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Planning ahead and making my treatment and care wishes known

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There may come a time when you become unwell and can’t tell the people around you what you do and don’t want. Planning ahead is a way to record your wishes so that if you’re ever in this situation, your wishes are known about and can be followed. This section explains the different options for planning ahead. 

 

The information in this section applies to people living in England and Wales. There are different laws that help people make decisions about medical treatment and care in Scotland and Northern Ireland.

3.1 Why plan ahead?

Planning ahead gives you control over your future treatment and care and reassurance that the right decisions will be made.

3.2 Advance Decisions (Living Wills)

An Advance Decision (Living Will) allows you to write down any medical treatments that you don’t want to have in the future, in case you later become unable to make or communicate decisions for yourself.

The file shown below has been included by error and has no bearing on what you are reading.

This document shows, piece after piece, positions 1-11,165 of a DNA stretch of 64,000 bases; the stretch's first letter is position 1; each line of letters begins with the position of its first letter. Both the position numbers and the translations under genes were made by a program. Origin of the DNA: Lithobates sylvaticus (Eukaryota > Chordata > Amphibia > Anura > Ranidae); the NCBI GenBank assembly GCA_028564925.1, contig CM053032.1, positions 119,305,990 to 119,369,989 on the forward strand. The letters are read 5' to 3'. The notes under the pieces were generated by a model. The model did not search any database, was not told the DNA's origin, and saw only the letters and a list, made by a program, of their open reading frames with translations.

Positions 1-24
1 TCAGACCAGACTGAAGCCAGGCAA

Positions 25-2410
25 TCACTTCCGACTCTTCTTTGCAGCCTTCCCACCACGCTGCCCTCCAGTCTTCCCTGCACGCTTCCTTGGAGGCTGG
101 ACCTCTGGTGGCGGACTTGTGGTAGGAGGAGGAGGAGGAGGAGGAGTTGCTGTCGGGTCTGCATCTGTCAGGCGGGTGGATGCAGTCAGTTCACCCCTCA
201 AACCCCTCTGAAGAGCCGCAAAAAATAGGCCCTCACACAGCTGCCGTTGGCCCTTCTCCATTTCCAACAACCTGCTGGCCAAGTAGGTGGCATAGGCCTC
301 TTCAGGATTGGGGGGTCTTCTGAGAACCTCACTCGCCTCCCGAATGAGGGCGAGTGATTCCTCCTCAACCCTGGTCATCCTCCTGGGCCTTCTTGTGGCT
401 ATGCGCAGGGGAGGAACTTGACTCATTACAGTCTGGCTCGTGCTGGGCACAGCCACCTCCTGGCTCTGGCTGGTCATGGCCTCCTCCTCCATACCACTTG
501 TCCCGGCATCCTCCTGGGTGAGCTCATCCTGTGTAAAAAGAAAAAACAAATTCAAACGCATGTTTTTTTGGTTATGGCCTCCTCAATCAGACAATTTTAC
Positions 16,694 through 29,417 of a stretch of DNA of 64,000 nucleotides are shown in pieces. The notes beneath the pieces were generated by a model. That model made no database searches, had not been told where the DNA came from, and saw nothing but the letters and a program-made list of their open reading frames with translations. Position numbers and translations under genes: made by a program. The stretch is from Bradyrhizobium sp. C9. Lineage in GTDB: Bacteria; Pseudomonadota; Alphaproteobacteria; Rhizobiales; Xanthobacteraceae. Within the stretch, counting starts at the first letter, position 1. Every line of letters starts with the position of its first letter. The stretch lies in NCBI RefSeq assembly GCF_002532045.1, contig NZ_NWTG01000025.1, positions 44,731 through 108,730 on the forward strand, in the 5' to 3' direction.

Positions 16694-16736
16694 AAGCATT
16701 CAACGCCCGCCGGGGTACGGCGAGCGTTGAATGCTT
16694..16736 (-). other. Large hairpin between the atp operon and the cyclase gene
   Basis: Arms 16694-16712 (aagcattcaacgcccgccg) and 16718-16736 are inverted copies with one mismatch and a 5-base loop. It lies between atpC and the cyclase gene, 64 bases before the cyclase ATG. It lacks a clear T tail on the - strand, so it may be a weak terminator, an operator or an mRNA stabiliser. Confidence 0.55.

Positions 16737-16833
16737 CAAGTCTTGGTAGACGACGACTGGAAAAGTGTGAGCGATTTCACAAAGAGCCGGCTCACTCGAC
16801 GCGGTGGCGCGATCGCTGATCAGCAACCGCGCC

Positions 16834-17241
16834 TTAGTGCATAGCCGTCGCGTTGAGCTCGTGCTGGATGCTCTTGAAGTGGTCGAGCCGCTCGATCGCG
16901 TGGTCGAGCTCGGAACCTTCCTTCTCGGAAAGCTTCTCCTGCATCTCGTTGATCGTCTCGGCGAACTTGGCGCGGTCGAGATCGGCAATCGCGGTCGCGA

3.3 Lasting Power of Attorney for Health and Welfare

A Lasting Power of Attorney for Health and Welfare (LPA) allows you to give someone you trust the legal power to make decisions on your behalf in case you later become unable to make decisions for yourself.

3.4 Advance Decisions (Living Wills) and LPAs – what’s the difference?

You can have both an Advance Decision (Living Will) and an LPA, but each has different rules, and the one that you made more recently will take priority.

3.5 Advance Statements

You can use an Advance Statement to record your wishes, feelings, beliefs and values in case you later become unwell and need care or medical treatment.

3.6 Advance Care Planning

If you’re nearing the end of life, you can record your treatment and care wishes in an Advance Care Plan.

3.7 DNAR forms and CPR decisions

A DNAR (do not attempt resuscitation) form is a document issued and signed by a doctor, telling your medical team not to attempt cardiopulmonary resuscitation (CPR).